Île Four Sake and some cocktail ideas

First of all, I wish all readers a happy new year 2019! Moreover, I’m entering 2019 here on the blog in a Japanese way. Once again, I would like to deal with Japanese bottlings, which recently found their way to me and which are expanding the range of Japanese products available. These are several bottles bearing the name Île Four, which at first sounds little Japanese. Read More

Compagnie des Indes Caribbean 10 & Dominidad 15 – Caribbean Blend Old Fashioned

Independent bottlers enjoy a vast popularity among spirits lovers. Especially in the rum sector, many connoisseurs love the chance to get a rum into their glasses that – provided they trust the independent bottler and the product transparency – promises a more genuine (and unadulterated) experience than the official bottlings of some countries and brands would ever do. One of these quite popular bottlers comes from France: the Compagnie des Indes series. Read More

Windspiel Kraut & Knolle – Kraut, Knolle & Cola

It has been quite a while since I wrote about the Windspiel Gin from the German Eifel region. The special feature of the company behind this product, the Windspiel Manufaktur GmbH, is the potato base, which is also reflected in the taste profile and mildness of the distillate. And while the Windspiel Gin has always convinced me until the present day, I now want to take a closer look at a bottle that takes a slightly different path. Read More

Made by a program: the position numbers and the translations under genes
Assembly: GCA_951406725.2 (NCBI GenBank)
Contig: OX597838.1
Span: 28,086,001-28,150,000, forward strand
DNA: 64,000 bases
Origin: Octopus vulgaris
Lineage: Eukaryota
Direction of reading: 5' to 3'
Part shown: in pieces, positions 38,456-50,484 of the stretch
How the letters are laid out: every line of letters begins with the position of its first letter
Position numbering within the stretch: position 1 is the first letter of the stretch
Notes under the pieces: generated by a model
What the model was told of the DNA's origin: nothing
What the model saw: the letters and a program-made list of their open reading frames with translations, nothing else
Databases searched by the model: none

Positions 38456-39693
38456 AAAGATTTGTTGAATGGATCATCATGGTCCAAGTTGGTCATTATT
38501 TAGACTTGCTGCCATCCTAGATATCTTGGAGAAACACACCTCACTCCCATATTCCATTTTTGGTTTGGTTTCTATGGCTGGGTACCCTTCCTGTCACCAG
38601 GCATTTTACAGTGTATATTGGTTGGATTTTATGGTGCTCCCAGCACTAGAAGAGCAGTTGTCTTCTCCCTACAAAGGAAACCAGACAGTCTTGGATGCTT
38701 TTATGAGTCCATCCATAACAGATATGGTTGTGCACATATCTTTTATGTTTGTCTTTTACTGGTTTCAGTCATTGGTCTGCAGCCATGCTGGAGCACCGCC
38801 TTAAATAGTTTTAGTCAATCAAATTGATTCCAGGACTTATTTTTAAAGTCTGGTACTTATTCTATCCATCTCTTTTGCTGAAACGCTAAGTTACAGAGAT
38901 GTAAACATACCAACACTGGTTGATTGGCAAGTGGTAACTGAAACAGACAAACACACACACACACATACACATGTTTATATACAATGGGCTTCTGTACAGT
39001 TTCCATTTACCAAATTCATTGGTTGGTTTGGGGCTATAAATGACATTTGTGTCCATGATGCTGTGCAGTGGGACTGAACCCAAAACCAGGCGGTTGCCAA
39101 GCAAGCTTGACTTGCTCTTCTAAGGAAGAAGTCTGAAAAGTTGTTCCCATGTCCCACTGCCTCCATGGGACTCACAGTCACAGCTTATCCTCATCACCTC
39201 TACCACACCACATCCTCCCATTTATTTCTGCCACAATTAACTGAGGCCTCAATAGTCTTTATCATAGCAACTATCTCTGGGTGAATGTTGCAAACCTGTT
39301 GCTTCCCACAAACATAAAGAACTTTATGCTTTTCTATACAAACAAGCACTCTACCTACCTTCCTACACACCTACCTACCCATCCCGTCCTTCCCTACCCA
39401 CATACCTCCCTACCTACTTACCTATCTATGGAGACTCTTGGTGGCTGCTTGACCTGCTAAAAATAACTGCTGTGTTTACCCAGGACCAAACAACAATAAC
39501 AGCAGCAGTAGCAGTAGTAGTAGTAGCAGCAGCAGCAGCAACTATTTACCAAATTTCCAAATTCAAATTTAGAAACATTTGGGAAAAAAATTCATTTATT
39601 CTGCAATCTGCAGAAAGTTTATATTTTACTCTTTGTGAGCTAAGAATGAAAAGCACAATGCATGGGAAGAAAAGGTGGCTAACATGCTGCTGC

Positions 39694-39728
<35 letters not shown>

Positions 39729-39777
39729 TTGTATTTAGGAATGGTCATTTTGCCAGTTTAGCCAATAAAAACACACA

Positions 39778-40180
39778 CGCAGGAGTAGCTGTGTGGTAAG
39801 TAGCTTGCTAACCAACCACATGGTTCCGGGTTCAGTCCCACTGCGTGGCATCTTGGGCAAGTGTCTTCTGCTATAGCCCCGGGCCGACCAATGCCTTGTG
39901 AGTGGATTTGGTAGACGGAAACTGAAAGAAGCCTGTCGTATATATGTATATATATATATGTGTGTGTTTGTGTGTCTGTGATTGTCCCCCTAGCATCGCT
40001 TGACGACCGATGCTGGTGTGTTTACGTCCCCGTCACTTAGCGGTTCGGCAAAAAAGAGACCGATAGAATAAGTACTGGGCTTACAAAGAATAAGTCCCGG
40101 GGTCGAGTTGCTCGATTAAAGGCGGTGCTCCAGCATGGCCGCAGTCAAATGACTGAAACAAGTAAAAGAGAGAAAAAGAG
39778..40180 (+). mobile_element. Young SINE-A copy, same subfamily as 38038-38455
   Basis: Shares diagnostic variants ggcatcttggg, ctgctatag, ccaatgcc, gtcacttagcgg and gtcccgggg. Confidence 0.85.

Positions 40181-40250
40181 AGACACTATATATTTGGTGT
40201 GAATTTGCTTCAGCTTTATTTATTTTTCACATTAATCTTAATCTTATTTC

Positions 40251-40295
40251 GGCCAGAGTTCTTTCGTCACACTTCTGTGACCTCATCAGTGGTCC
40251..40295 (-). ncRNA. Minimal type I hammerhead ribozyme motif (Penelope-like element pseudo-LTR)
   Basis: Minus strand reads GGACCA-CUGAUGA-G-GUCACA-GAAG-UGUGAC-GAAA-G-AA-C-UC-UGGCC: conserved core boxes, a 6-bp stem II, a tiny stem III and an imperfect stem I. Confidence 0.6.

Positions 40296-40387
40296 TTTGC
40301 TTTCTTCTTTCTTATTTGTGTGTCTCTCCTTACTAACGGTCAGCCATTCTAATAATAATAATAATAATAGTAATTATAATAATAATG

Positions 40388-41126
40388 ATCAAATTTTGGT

Rutte Old Simon & Like Drinking from a Nutshell

With more than a decade of unbroken enthusiasm for gin, the ancestor of the British juniper distillate is increasingly coming to the fore. And this is no other than the genever from the Netherlands. When English soldiers came into contact with this spirit during the Eighty Years’ War, the basis for the later development of gin on the island was laid. However, the whole story has been told so often that I don’t want to go through it again today. Read More

Hepple Gin, Supasawa & the H. and H. Cocktail

The classic Martini Cocktail has never really had an easy time in Germany. Although it is also known as the “King of Cocktails” in the English-speaking world, where it is linked to countless anecdotes and where almost philosophical currents have developed around the question of how to prepare it the right way. In German-speaking countries, it still takes a backseat to what it should be. Read More

Plantation Single Cask Guatemala XO & Plantation Single Cask Panama 12 Years – Guatemala Julep & The Rubeus

Lately I have mentioned on varios occasions that South and Central American rums are often subject of debates. In my recent article about the Mexican Ron El Prohibido 15 I did criticize the practice of adding sugar or even so called “softeners” like glycerine to the rum (while not declaring it publicly). Against this background, external or independent bottlers are a very good way of approaching rum from these nations from a different angle. Read More

KI NO BI Kyoto Dry Gin & The Kyoto Gardener